PHOTOGRAPH BY ASSOCIATED PRESS
Published May 15, 2014
Having the Santa Ana winds howl into San Diego in May, fueling wildfires that this week scorched more than 15 square miles of land and forced thousands to evacuate their homes, is unusual enough.
Typically, the Santa Ana winds—hot, dry gusts that turn small blazes, often cause by humans, into neighborhood-charring infernos—don't arrive in Southern California until September or October. (Pictures: San Diego Wildfires)
But even stranger is that this is the second time this month that the Santa Anas have blown into the Golden State. The first time it happened, at the beginning of the month, the winds helped drive a fire in Rancho Cucamonga to burn more than 2,000 acres.
On Thursday, police in Escondido, north of San Diego, arrested two people they said are suspected of attempting to start a fire, though they are unsure if there's a connection to the raging brushfires.
Meanwhile, the Santa Ana winds subsided Thursday evening, giving way to more normal conditions. And after peaking at over 100 degrees earlier this week, temperatures are expected to drop through the weekend and into early next week, with highs on Monday falling below the normal mid-70s for this time of year.
The National Weather Service on Friday even held out the promise of light rain in some places over the weekend. All this could help firefighters contain the blazes.
But there's still one caveat: Strong winds from the east are expected to switch to milder gusts coming out of the west during the weekend, which could drive fires in a new direction.
As firefighters struggle to contain the wind-fueled blazes, meteorologists and scientists say the fires could signal an especially active fire season for Southern California, fed by the wind, above-normal temperatures and tinder-dry vegetation.
But it's not clear if the fires represent a new normal for expanded fire seasons, which typically start in summer, as it's impossible to tie specific weather and fire events to climate change.
"What we're seeing right now is just a real anomaly," said Norman Miller, an expert in regional climate and hydrology at the University of California, Berkeley. "Whether it's part of natural variability or climate change, we need to have a longer record of occurrences so we can construct a trend and make sense out of it."
Nationwide, western wildfires are expected to grow more severe as climate change continues, according to the recently released National Climate Assessment, a federal report that represents the most comprehensive review of climate impacts in the U.S. in over a decade.
Miller, for his part, has run computer models predicting that climate change could extend the traditionally October to November Santa Ana season, with increasing winds in December and January. But that still wouldn't explain why they've come in May this year.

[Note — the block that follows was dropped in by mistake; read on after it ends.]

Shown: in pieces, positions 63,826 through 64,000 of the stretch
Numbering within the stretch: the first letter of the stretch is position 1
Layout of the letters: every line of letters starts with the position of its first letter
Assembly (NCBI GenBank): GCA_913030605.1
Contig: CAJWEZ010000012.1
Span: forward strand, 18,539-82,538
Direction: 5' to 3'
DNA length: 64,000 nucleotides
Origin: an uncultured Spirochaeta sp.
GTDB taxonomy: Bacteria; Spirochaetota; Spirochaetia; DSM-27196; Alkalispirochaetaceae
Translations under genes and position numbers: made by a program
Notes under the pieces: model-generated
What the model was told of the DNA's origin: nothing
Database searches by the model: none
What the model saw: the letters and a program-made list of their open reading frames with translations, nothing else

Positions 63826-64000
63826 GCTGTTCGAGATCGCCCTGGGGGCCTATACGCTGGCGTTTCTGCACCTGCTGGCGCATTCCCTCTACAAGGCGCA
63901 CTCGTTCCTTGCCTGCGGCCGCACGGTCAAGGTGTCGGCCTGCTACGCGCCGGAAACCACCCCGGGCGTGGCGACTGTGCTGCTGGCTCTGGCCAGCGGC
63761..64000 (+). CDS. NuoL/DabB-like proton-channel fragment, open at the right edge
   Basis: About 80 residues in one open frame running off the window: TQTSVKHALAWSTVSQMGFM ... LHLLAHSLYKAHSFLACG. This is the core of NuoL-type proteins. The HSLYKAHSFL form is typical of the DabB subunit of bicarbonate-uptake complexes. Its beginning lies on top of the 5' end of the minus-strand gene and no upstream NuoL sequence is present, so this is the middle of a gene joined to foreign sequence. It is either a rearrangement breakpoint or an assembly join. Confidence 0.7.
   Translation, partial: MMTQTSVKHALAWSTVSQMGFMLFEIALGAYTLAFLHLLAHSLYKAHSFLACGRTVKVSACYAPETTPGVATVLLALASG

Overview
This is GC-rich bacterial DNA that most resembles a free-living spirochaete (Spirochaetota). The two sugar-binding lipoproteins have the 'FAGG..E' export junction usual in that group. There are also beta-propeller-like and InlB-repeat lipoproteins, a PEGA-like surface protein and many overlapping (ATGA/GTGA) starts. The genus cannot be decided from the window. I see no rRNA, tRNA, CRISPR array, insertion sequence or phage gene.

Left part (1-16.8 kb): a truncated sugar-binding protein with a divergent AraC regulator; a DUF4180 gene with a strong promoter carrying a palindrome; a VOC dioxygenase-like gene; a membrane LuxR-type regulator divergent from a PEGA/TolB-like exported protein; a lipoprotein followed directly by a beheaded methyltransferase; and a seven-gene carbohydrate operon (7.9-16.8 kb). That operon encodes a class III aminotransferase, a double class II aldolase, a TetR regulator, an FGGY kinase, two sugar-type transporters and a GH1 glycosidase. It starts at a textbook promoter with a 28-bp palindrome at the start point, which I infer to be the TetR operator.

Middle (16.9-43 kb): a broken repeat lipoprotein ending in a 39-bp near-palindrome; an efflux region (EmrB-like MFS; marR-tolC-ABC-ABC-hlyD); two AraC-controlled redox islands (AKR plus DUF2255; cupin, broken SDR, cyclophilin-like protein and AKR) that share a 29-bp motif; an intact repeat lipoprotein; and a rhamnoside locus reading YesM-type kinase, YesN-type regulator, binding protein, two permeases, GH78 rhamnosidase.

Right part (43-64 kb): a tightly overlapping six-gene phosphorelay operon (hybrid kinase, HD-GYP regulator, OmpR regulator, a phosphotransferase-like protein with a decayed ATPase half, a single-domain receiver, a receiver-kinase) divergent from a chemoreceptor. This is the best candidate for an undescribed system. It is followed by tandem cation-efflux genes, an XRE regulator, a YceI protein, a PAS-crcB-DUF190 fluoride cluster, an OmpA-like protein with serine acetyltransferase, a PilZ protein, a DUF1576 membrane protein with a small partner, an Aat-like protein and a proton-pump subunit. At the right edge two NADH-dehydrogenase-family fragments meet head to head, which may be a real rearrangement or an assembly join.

Santa Ana winds are triggered when high pressure builds in the skies over the Great Basin, in Nevada and Colorado, while low pressure prevails off the Pacific Coast.
That causes the air to rush westward, seeking out the lower pressure zone. It funnels through the mountains near the California coast, bringing winds to the San Diego area that hit 86 miles per hour in a few places this week. The dry desert air forces humidity down into the single digits, and the winds set record temperatures, says Stephen Harrison, a meteorologist at the National Weather Service office in San Diego.
Add bushes parched by the California drought and a growing population that triggers more fires, and it's a perfect recipe for catastrophic conflagrations.
As temperatures rise in the future because of climate change, computer models show the region will become more fire prone, said Max Moritz, a researcher at the University of California, Berkeley. That's true even if in the wetter scenario he looked at, because higher temperature trumped the added moisture.
But southern California has always been a tinderbox, he said. The scrubby chaparall that dominate this landscape thrive on fires.
One recent study Moritz participated in found that most of the West has shown a marked increase in forest fires over the last three decades, but it was less clear whether that was true in Southern California specifically.
"We're fire prone almost every year," he said. "It doesn't mean we're not linked to climate change. It's just a more complex set of ecosystems."
Fracking for shale oil has boosted U.S. oil production to near-record levels. But the industry faces two challenges: low prices and low reserves.
Breeding the remaining northern white rhinoceroses with their cousins may preserve some of their genes, scientists say.
A steady trickle of water is bringing wildlife back to a few parts of the Colorado River Delta.
The Future of Food
How do we feed nine billion people by 2050, and how do we do so sustainably?
We've made our magazine's best stories about the future of food available in a free iPad app.